Niels de Jong was born in the Netherlands and currently living and working in Berlin, Germany. Growing up in a family of creatives Niels was always surrounded and influenced by different elements of art. From visiting his grandparents and their wood working shop to watching his father paint and sketch day in day out.
His history in Architecture and his love for nature and the outdoors is projected onto his current paintings and art works. Niels uses both these elements by combining geometric and organic shapes, looking for the perfect composition where the result is close to calculated precision.
Check out the new work by Michael Reeder (previously featured here). Centered on portraiture, Reeder’s current body of work seeks to make a direct connection with the audience. This connection encourages viewers to bring their own perceptions, imagination, and vision to light alongside his.
Throughout his work, realism is mixed with flat graphic space, and themes or motifs of identity, ambiguity, and ego are loosely implied. The convergence of infinite space and the figure highlights the realm of contemplation located between the conscious and the subconscious mind.
Merve Morkoç is an artist currently based in Istanbul, Turkey. Morkoç’s paintings are inspired by the culture and life of the streets, where she feels independent. For her, the internet, streets, gallery walls, paper and materials of any size can easily turn into efficient spaces. In this context, the artist is enthused by animation figures, commercials and narrative styles of urban origin that surround her.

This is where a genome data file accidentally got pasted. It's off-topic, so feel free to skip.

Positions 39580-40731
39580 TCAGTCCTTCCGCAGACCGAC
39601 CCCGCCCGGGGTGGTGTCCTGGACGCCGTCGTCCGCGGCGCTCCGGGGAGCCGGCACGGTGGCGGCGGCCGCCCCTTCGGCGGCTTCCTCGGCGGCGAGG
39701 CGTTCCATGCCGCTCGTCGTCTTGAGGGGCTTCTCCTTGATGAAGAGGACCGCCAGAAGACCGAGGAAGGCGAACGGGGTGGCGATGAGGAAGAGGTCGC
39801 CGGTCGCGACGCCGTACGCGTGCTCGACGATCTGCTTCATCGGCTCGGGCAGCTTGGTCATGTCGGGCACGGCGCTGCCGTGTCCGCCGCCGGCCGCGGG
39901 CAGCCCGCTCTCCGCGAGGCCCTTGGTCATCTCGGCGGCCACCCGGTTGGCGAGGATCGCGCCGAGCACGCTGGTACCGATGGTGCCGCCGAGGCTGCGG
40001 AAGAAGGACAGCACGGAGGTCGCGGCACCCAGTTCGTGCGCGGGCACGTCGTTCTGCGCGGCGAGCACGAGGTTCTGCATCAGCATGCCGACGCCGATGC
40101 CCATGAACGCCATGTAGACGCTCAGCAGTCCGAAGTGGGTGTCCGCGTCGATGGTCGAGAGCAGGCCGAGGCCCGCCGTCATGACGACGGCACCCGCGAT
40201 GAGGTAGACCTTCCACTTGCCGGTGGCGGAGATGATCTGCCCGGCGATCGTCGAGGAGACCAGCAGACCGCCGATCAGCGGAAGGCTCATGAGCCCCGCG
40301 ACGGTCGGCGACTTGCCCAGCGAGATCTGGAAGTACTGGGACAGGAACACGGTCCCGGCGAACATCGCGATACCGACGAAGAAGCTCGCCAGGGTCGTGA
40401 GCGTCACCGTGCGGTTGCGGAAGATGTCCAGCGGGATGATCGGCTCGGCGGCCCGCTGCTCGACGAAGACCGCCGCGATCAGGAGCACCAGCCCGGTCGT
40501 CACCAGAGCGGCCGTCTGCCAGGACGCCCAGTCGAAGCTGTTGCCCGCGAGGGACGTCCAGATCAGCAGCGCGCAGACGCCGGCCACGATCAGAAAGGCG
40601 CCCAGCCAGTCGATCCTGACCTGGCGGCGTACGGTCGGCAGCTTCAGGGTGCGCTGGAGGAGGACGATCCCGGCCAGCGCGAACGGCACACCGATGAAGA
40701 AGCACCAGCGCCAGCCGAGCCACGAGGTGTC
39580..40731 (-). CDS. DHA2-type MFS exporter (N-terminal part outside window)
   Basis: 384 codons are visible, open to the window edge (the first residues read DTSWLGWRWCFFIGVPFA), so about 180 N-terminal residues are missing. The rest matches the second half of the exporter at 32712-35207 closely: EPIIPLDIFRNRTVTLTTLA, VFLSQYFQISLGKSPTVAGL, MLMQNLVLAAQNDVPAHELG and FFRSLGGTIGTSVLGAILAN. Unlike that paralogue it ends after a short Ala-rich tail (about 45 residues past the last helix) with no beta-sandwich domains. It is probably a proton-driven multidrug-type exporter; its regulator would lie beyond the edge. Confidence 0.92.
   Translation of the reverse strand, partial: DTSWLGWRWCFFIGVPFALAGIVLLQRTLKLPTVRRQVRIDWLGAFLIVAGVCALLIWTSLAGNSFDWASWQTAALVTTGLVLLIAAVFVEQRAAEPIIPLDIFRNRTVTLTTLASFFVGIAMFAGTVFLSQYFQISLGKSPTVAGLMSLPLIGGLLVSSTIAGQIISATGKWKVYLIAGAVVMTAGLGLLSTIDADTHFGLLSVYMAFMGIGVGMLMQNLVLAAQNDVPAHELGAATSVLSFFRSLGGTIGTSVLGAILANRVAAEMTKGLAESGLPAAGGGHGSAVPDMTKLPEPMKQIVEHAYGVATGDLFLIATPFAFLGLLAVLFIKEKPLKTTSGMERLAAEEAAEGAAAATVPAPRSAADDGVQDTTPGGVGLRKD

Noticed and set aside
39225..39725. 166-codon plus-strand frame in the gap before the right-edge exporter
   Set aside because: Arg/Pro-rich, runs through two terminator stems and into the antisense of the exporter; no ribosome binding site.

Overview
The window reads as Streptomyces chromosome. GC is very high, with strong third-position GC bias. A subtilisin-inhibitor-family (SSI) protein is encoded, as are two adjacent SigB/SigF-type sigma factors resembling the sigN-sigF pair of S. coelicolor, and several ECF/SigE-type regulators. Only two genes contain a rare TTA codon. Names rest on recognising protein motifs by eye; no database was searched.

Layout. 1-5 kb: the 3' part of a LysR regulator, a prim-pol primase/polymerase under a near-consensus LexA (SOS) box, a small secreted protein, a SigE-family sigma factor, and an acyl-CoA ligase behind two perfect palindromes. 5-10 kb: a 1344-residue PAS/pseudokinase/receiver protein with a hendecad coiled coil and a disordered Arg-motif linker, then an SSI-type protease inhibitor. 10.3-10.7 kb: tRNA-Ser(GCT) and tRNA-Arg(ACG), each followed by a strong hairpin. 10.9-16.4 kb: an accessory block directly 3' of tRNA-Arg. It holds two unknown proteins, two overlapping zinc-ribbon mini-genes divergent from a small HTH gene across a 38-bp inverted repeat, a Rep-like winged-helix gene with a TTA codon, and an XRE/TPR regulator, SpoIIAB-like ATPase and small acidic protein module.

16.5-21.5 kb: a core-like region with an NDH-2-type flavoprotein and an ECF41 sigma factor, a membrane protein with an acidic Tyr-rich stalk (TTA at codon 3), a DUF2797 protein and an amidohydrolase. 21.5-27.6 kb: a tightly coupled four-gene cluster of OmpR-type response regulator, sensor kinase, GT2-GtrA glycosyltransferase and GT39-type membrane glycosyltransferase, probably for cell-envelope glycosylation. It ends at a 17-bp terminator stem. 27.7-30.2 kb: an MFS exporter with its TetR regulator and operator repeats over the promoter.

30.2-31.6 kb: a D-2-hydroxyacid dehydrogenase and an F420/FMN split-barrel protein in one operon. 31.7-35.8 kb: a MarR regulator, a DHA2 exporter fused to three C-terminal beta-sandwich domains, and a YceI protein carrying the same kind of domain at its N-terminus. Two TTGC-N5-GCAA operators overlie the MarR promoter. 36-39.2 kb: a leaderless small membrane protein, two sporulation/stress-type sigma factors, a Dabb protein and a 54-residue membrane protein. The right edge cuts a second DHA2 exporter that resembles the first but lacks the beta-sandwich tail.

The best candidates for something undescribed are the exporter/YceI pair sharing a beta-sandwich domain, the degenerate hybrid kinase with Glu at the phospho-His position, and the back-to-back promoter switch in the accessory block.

David Altmejd is a sculptor that lives and works in New York. Altmejd creates highly detailed sculptures that often blur the distinction between interior and exterior, surface and structure, representation and abstraction. For Altmejd, the process of making is paramount – he is interested in how the act of constructing an object and defying traditional material conventions generates meaning.
Motivated by the invisible worlds that often exist just beneath the surface of things, the artist reveals the hidden structures in his own works through negative spaces: gaps, holes, fissures and crystal filled orifices are a recurring motif. In contrast, the reflective surfaces of his mirrored sculptures are impenetrable and both define and destabilize, as well as multiply, the spaces around them.
San Jose-based visual artist and graphic designer Samuel Rodriguez depicts the unique cultural landscape via observations of people, their distinctive features and their surrounding environment. With his new exhibition Typefaces: Caras De La Misión, he examines social and cultural hybridity through sampling and remixing visual cues that we use to process identity in faces, typography, fashion, and architecture.
Caras de La Misión includes familiar neighborhood faces—both past and present—with tones reminiscent of the ‘80s and ‘90s-era Bay Area, and is dedicated to the resilient community of the Mission District. At a time of rapid gentrification and displacement, Caras de La Misión helps to forge a cultural bridge across the Bay Area, establishing a creative dialog between Latino communities in San Francisco and San Jose.